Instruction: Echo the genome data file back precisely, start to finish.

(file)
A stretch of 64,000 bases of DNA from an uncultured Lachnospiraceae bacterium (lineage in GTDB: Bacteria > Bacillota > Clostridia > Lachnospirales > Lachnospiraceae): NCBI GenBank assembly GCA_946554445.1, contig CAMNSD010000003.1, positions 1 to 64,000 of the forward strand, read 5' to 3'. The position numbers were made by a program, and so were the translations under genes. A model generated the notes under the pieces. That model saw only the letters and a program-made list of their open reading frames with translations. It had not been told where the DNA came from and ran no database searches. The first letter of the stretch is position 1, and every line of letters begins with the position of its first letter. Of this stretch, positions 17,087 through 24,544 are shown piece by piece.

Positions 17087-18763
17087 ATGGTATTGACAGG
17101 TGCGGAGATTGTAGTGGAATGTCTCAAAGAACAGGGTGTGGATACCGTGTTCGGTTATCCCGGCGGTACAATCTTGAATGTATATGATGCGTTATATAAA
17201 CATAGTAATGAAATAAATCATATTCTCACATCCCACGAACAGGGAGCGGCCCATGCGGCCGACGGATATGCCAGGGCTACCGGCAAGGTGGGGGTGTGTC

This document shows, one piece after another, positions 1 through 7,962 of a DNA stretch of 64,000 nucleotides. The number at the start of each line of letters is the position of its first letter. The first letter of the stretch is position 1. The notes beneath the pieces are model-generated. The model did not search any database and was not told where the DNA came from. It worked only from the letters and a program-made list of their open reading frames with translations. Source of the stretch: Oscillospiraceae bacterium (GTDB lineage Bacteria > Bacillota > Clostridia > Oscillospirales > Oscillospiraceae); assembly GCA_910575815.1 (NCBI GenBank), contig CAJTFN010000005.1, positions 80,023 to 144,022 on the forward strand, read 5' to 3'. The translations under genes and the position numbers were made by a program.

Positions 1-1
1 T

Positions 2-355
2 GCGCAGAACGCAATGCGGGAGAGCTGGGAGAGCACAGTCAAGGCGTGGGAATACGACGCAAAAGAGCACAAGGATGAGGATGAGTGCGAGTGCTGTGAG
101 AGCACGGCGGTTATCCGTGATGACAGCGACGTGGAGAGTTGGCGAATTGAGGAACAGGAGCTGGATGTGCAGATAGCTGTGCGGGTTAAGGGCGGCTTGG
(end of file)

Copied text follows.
A stretch of 64,000 bases of DNA from an uncultured Lachnospiraceae bacterium (lineage in GTDB: Bacteria > Bacillota > Clostridia > Lachnospirales > Lachnospiraceae): NCBI GenBank assembly GCA_946554445.1, contig CAMNSD010000003.1, positions 1 to 64,000 of the forward strand, read 5' to 3'. The position numbers were made by a program, and so were the translations under genes. A model generated the notes under the pieces. That model saw only the letters and a program-made list of their open reading frames with translations. It had not been told where the DNA came from and ran no database searches. The first letter of the stretch is position 1, and every line of letters begins with the position of its first letter. Of this stretch, positions 17,087 through 24,544 are shown piece by piece.

Positions 17087-18763
17087 ATGGTATTGACAGG
17101 TGCGGAGATTGTAGTGGAATGTCTCAAAGAACAGGGTGTGGATACCGTGTTCGGTTATCCCGGCGGTACAATCTTGAATGTATATGATGCGTTATATAAA
17201 CATAGTAATGAAATAAATCATATTCTCACATCCCACGAACAGGGAGCGGCCCATGCGGCCGACGGATATGCCAGGGCTACCGGCAAGGTGGGGGTGTGTC

This document shows, one piece after another, positions 1 through 7,962 of a DNA stretch of 64,000 nucleotides. The number at the start of each line of letters is the position of its first letter. The first letter of the stretch is position 1. The notes beneath the pieces are model-generated. The model did not search any database and was not told where the DNA came from. It worked only from the letters and a program-made list of their open reading frames with translations. Source of the stretch: Oscillospiraceae bacterium (GTDB lineage Bacteria > Bacillota > Clostridia > Oscillospirales > Oscillospiraceae); assembly GCA_910575815.1 (NCBI GenBank), contig CAJTFN010000005.1, positions 80,023 to 144,022 on the forward strand, read 5' to 3'. The translations under genes and the position numbers were made by a program.

Positions 1-1
1 T

Positions 2-355
2 GCGCAGAACGCAATGCGGGAGAGCTGGGAGAGCACAGTCAAGGCGTGGGAATACGACGCAAAAGAGCACAAGGATGAGGATGAGTGCGAGTGCTGTGAG
101 AGCACGGCGGTTATCCGTGATGACAGCGACGTGGAGAGTTGGCGAATTGAGGAACAGGAGCTGGATGTGCAGATAGCTGTGCGGGTTAAGGGCGGCTTGG